Pandemic-related layoffs and income loss have driven many people to community food pantries for the first time in their lives.
According to Feeding America, about four out of every 10 people who visited a food bank from March through June of last year were first-time visitors. As the winter holidays approached, more than 80% of food pantries were serving more people than the year prior.
Economic concerns have caused countless others to become more conscious of their spending — resorting to cheap staples rather than more expensive options at the grocery store.
Getting groceries from a food pantry and reducing food spending can be great on the wallet, but you may also need to adjust to cooking and preparing meals differently. We spoke to registered dietitian and nutritionist Wendy Wesley for advice on how to make nutritious, tasty meals using ingredients from food pantries.
How to Turn Cheap Pantry Staples Into Delicious Meals
Canned goods should not be overlooked when it comes to creating great meals, Wesley said.
“I keep an arsenal of canned beans in my pantry at all times,” she said.
The key to making satisfying dishes from cheap ingredients is to incorporate kitchen staples like onion, garlic, peppers, spices, dried herbs, butter and eggs.
“You get rice and beans from a food pantry and then you doctor that up with your onion, your green pepper and your garlic and you use chili powder, garlic powder [and] onion powder,” Wesley said.
One of her favorite cheap meals to make is black bean soup, using a can of black beans along with onion, garlic and green pepper.
“There is something magical about black beans,” Wesley said. “For maybe a dollar or two in ingredients, you have this meal that is very hearty, very filling, full of fiber and is going to stay with you for a long time.”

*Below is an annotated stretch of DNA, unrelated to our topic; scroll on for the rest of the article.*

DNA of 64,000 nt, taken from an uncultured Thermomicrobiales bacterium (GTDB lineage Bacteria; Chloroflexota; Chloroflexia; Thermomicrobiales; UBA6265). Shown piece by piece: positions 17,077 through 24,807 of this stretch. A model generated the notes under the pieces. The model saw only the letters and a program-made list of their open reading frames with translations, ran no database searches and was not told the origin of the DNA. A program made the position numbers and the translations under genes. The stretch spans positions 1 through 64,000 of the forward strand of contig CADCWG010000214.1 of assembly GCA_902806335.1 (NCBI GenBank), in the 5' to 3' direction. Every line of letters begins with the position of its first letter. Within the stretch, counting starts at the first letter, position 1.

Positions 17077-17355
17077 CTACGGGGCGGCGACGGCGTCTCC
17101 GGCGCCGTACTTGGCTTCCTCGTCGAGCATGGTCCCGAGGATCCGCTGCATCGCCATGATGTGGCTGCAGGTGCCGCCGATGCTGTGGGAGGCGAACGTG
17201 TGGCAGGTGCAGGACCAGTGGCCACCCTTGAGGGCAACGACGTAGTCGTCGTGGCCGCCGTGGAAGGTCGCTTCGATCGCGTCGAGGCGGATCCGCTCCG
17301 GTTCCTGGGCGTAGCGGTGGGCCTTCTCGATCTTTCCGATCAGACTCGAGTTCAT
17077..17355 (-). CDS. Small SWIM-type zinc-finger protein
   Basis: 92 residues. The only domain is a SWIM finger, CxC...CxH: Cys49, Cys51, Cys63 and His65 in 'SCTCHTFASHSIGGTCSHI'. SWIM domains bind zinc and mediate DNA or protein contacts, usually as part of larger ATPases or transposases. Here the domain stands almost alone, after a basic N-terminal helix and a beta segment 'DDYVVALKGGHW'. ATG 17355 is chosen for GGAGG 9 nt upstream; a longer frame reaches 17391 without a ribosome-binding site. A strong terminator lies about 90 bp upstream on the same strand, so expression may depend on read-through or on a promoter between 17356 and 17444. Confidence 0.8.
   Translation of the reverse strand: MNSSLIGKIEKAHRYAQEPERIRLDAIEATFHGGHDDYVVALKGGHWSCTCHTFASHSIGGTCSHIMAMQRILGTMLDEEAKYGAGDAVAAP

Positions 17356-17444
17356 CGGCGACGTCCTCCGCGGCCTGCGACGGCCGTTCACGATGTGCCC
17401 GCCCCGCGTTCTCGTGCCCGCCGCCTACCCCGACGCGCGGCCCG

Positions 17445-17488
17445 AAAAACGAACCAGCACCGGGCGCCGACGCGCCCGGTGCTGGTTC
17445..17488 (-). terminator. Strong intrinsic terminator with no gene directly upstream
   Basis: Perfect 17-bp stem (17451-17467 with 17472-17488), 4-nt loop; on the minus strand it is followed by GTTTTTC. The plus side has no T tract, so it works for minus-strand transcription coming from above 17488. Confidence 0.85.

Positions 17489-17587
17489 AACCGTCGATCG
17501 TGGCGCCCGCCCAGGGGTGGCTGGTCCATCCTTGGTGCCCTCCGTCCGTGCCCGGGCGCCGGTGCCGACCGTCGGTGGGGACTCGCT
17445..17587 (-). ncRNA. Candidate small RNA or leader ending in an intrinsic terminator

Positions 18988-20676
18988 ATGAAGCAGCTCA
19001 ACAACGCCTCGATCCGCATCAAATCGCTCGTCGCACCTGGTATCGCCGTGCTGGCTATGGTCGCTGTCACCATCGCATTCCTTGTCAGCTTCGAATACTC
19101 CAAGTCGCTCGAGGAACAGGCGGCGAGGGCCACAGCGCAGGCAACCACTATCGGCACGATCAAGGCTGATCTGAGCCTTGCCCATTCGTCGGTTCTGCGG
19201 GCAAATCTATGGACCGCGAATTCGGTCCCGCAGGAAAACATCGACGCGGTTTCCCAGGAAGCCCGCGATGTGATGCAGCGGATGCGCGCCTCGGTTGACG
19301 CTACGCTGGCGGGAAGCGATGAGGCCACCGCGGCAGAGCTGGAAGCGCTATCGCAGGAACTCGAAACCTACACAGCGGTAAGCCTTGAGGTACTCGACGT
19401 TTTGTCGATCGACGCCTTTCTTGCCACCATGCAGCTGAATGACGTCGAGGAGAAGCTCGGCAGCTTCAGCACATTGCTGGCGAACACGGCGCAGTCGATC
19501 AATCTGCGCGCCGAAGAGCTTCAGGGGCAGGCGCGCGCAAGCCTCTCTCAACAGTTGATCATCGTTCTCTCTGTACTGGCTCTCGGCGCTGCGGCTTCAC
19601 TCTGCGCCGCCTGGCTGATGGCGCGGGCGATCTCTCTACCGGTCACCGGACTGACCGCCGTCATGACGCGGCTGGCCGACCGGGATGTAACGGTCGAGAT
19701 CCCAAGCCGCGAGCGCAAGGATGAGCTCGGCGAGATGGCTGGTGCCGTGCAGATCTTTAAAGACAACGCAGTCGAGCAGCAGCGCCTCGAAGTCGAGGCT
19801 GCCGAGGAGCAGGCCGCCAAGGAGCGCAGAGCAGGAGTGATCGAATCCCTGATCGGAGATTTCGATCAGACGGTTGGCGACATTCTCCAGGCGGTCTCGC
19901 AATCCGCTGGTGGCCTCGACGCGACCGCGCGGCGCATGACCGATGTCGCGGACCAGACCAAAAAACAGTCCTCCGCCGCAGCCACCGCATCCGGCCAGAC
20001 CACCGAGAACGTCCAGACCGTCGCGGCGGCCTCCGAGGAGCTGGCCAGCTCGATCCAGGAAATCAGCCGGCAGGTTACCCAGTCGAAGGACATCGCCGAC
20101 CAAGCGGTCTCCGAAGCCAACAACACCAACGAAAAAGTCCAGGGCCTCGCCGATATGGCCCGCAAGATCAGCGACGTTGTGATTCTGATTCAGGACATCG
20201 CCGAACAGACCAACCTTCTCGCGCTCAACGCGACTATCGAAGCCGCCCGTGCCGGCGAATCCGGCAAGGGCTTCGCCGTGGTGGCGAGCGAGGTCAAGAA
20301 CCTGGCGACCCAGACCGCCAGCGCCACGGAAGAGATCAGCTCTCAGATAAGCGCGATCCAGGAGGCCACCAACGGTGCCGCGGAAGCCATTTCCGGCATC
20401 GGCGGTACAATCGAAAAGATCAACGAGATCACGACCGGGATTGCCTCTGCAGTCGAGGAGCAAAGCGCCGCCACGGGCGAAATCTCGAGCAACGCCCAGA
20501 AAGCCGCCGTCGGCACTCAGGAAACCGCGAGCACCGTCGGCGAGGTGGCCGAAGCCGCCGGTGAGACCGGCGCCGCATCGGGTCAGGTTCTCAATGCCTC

Another of her inexpensive meal ideas: Crack some eggs you pick up from your neighborhood food bank into a pan with onions, peppers and maybe tomatoes and mushrooms. You can make a big scramble for less than a dollar.
Think food pantries only give out non-perishable canned foods? Think again. Many also distribute a good share of perishable ingredients like eggs, dairy products, bread, fresh produce and more.
When it comes to keeping your kitchen stocked with those supplementary meal-enhancing ingredients, Wesley recommends picking up a few items here and there when you grocery shop.
“If you went to the store and tried to buy it all in one day or one shopping trip it would be quite expensive,” she said.
Spices, in particular, can be pretty pricey, so look for less expensive brands.
“We don’t need very expensive ingredients to have delightful and tasty meals at home,” she said.
How to Stretch Your Ingredients and Your Dollars
Whether you’ve got a family to feed or you’re just trying to make food last longer for yourself, making your ingredients stretch means more bang for your buck.
Add beans and veggies to stretch meat dishes.
“I’ll bulk up taco meat with onions and green peppers and tomatoes, so it’s a little bit of meat and a lot of vegetables,” Wesley said, as an example. “Or I’ll bulk it up with beans, so it’s a little bit of meat and a lot of beans.”
Those extra ingredients also add fiber — something every American needs more of, she said.
Adding a grain — like rice, quinoa or barley — to a meal can also help make a dish stretch. Wesley likes cooking a bunch of one grain over the weekend so she has it ready to add to meals throughout the week.
Preparing servings in advance can also save you time on busy weekdays — and saving time can be so valuable. No more grabbing fast food on those days when you have no energy to cook. The food is already ready.
Nicole Dow is a senior writer at The Penny Hoarder.